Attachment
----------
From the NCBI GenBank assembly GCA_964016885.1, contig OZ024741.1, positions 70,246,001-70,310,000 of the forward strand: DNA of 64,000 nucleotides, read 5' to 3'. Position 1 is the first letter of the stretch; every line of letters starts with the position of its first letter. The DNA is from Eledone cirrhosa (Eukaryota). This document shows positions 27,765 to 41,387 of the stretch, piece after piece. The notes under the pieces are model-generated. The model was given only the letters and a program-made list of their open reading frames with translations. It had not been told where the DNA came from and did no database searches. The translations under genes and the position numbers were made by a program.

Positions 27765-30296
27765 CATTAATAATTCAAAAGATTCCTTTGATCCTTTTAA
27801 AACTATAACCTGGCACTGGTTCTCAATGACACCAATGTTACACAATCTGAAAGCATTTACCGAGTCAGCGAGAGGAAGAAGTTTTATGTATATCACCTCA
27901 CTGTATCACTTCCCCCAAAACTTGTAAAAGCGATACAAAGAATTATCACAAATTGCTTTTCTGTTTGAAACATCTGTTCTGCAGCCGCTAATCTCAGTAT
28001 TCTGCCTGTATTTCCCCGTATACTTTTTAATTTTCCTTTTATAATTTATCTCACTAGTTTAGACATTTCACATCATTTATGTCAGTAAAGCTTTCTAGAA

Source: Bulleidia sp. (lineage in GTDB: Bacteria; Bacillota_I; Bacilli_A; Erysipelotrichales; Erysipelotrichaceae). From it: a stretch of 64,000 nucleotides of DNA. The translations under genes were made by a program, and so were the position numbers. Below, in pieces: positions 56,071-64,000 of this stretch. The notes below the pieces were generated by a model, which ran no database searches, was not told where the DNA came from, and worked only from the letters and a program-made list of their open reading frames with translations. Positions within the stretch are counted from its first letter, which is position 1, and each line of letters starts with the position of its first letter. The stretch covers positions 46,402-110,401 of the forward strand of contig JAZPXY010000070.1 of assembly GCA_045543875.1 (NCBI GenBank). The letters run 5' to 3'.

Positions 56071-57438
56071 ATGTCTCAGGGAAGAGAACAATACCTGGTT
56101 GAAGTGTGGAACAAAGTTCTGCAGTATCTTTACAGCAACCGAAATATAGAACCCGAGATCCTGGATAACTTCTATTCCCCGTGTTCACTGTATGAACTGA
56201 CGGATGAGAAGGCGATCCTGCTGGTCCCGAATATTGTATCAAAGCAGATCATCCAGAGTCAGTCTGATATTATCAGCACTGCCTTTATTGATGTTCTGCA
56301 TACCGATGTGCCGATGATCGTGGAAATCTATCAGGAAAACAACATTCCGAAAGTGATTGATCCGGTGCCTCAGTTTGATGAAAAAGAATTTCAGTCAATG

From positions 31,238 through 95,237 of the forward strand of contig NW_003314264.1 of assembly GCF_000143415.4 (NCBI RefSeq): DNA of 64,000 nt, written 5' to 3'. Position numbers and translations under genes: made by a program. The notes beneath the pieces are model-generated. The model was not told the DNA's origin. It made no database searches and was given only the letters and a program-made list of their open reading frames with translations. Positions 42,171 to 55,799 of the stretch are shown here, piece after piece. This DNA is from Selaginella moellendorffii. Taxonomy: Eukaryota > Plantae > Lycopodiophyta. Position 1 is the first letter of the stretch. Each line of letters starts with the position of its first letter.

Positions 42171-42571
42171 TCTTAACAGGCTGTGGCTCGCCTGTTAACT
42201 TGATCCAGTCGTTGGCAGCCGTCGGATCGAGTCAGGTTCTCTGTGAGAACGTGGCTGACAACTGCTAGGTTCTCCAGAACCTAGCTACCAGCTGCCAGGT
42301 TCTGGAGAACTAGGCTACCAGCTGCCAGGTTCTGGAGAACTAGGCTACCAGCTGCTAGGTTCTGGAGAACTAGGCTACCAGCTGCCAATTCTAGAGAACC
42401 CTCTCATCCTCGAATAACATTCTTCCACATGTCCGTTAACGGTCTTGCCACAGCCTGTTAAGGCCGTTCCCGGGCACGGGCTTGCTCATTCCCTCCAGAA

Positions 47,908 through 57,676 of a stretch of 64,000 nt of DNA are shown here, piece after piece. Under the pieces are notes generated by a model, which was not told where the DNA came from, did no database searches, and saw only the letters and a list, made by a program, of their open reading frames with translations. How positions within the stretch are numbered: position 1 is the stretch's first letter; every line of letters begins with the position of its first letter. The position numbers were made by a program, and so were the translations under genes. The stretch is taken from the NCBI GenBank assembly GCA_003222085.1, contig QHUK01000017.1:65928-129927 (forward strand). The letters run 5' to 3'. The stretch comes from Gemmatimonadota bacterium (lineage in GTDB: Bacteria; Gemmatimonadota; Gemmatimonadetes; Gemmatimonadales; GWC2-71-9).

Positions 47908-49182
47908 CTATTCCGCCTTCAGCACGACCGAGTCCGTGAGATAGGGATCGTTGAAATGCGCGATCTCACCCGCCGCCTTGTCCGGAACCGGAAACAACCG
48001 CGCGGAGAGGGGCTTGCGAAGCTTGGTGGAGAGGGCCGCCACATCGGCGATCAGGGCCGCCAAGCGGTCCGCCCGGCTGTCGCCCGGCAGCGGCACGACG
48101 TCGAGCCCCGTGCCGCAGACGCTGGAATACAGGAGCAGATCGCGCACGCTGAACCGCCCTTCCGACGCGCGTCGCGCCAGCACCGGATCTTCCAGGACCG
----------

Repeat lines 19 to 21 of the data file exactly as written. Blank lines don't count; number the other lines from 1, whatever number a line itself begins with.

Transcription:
Positions 47,908 through 57,676 of a stretch of 64,000 nt of DNA are shown here, piece after piece. Under the pieces are notes generated by a model, which was not told where the DNA came from, did no database searches, and saw only the letters and a list, made by a program, of their open reading frames with translations. How positions within the stretch are numbered: position 1 is the stretch's first letter; every line of letters begins with the position of its first letter. The position numbers were made by a program, and so were the translations under genes. The stretch is taken from the NCBI GenBank assembly GCA_003222085.1, contig QHUK01000017.1:65928-129927 (forward strand). The letters run 5' to 3'. The stretch comes from Gemmatimonadota bacterium (lineage in GTDB: Bacteria; Gemmatimonadota; Gemmatimonadetes; Gemmatimonadales; GWC2-71-9).

Positions 47908-49182
47908 CTATTCCGCCTTCAGCACGACCGAGTCCGTGAGATAGGGATCGTTGAAATGCGCGATCTCACCCGCCGCCTTGTCCGGAACCGGAAACAACCG